1. Irish: reduced Anglicized form of Gaelic Ó hEachthighearna ‘descendant of Eachthighearna’, a personal name meaning ‘lord of horses’, from each ‘horse’ + tighearna ‘master’, ‘lord’. This name is most common in southwestern Ireland.
2. Irish: Anglicized form of Gaelic Ó hUidhrín (see Herron).
3. English: variant of Heron 1.
4. English: topographic name for someone who lived by a bend in a river or in a recess in a hill, both of which are meanings of Middle English herne (Old English hyrne). It may also be a habitational name from any of the various places, such as Herne in Kent and Hurn in Dorset, which are named with the Old English word. Its exact original sense and its etymology are not clear; it may be a derivative of horn ‘horn’.
5. English: habitational name from Herne in Bedfordshire, so called from the dative plural (originally used after a preposition) of Old English hær ‘stone’.
when I'm lost in thought, when i rue my days
I seek out my Verneita, and her healing witchy ways...
Gobnait is an Irish/ Gaelic girl's name derived from the word "gob" meaning mouth. Girls named Gobnait are often said to be talkative. It could also be the female variant of of the name "Gobán" which is a gaelic word derived from "godha" meaning smith. St. Gobnait is the Irish Patron Saint of Bee Keeping. Several sites around Ireland are linked to her but she's most assocciated with the village of Ballyvourney in Co. Cork where it is said she saw nine white deer and then knew that was the site for her church. She was also known as a healer of animals and people. Some rituals and artefacts assocciated with St. Gobnait are still said to hold healing powers.
Gobnait is the Irish of Abigail (which means "brings joy") and Deborah is an anglicization of Gobnait meaning honey bee.
(dâr`drə, dēr`–) Proper N. from the Celtic heroine of "Deirdre and the sons of Uisnach", written in the 8th or 9th century, part of the Ulster Cycle. Popular in Scotland and Ireland.
1) A diminutive of der daughter, girl, "girly", "lass"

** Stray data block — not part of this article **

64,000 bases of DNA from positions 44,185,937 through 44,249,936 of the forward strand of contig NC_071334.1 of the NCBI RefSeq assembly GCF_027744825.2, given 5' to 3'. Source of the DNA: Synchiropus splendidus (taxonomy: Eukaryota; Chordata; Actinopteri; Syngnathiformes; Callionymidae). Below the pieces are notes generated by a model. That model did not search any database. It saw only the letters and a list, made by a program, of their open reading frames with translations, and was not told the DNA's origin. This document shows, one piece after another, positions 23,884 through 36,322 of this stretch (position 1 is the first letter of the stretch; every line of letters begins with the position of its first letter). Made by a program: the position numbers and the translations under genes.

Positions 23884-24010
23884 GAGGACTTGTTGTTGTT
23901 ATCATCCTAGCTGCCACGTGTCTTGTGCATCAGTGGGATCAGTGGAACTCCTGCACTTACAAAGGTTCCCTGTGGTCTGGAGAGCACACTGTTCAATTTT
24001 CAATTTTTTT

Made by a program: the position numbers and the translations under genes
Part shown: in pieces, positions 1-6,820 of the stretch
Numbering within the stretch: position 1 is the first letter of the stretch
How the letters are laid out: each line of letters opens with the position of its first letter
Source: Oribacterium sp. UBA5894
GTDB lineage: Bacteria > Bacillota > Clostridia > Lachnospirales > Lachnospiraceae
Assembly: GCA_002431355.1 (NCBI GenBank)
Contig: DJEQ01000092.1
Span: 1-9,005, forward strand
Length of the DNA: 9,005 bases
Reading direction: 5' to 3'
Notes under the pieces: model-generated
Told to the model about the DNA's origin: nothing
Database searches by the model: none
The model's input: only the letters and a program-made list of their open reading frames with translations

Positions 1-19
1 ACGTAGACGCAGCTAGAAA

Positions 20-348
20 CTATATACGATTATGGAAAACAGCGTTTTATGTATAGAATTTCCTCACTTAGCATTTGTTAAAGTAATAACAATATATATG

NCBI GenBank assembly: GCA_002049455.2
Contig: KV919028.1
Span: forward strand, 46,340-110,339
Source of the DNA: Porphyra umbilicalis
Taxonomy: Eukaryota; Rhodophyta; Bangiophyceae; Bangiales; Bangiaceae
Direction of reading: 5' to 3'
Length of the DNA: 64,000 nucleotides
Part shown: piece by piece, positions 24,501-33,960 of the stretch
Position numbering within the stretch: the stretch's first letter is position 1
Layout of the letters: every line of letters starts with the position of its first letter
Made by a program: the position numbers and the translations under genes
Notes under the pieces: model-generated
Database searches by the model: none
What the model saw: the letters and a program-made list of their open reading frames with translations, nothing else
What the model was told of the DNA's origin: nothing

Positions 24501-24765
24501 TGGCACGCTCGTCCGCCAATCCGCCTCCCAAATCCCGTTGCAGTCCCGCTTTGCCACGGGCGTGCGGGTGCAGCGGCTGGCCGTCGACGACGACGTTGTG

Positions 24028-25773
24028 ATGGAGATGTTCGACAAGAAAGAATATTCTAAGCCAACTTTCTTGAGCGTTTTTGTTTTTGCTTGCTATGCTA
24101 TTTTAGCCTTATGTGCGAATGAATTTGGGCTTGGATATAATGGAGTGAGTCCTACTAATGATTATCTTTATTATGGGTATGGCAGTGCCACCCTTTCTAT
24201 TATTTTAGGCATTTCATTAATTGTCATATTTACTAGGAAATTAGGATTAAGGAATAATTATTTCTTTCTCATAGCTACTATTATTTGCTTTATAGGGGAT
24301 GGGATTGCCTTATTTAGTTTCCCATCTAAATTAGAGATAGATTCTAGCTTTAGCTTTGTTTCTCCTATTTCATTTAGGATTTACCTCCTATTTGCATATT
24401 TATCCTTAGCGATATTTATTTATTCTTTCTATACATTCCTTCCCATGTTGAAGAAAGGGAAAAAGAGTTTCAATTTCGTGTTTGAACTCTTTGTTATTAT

3) A diminuative of dér tear, "tear-let".
2) "Troubler" or "troublemaker". From the footnotes of James Stephens' "Deirdre".
5) A vitrified fort at Inverfarigaig on the eastern shore of Loch Ness, Dún Dearduil Deirdre's Fortress.
"That Deirdre sure lives up to her name--what a trouble maker!"
Clíodhna in Irish myths is a goddess of love and beauty, She leaves the island of Tir Tairngire aka the land of promise to be with her mortal lover, Ciabhán, but drowns as she sleeps in Glandore harbour in County Cork: the tide there is known as Tonn Chlíodhna aka Clíodhna's Wave.. Cliodhna is lethal craic and can be found living mostly on the island of ireland where she is admired for her legendary ways and breathtaking beauty. ;)
well cliodhna, whats the craic?
n., a colloquialism from the Kildare area of Ireland, meaning one who wusses out of fun opportunities owing to a fear of the real world.
"That lad would never move out of his family home. What a mickey bitch."
Anglicized form of the Irish name Caoimhín, derived from the older Irish Coemgen, composed of the Old Irish elements coem "cup, cauldron" and gein "vapor, gas, fumes". Saint Caoimhin established a monastery in Ireland and is the patron saint of Dublin. Essentially, it is both verb and noun and can refer to either the act of cupping ones own fart for the purpose of sniffing or to people who do the act.
"What happened last night, you said you were going!"
"I stayed home and play Assassin's Creed."
"WTF ever, you were all kevan, all night long."
"Everybody needs a cup of their own cheese sometimes."
Scientific synonym for:more...
1. Negroid Macro-Race, denominating all black peoples world-wide, incl.:
a) African or West Ethiopians (Latin: 'Aethiopes Occidentales' or 'Aethiopes Afri', Greek: 'Aithiopoi Afrikoi'), &
b) Asian or East Ethiopians (L.: 'Aethiopes Orientales' or 'Aethiopes Asiatici', Gr.: 'Aithiopoi Asiatikoi')
2. 'Australoids with Negroid features', connoting tall Aboriginals, as opposed to the short Negritoes.
In the 1st framework, "The Australoid, or Oceanic, race constitutes the Eastern branch of the Negroid great race. Some of the Australoids, for example, those of the Solomon Islands, are so similar to the African Negroes that even anthropologists experience difficulty in distinguishing them." ('The Races of Mankind' Mikhail Fedorovich Nesturkh. Moscow: Progress Publishers, 1966, p.22)
In the 2nd, "It is now known that three waves of Negroids swept across India & Australia. First wave were the frizzy-haired pygmoid Negritos or Barrineans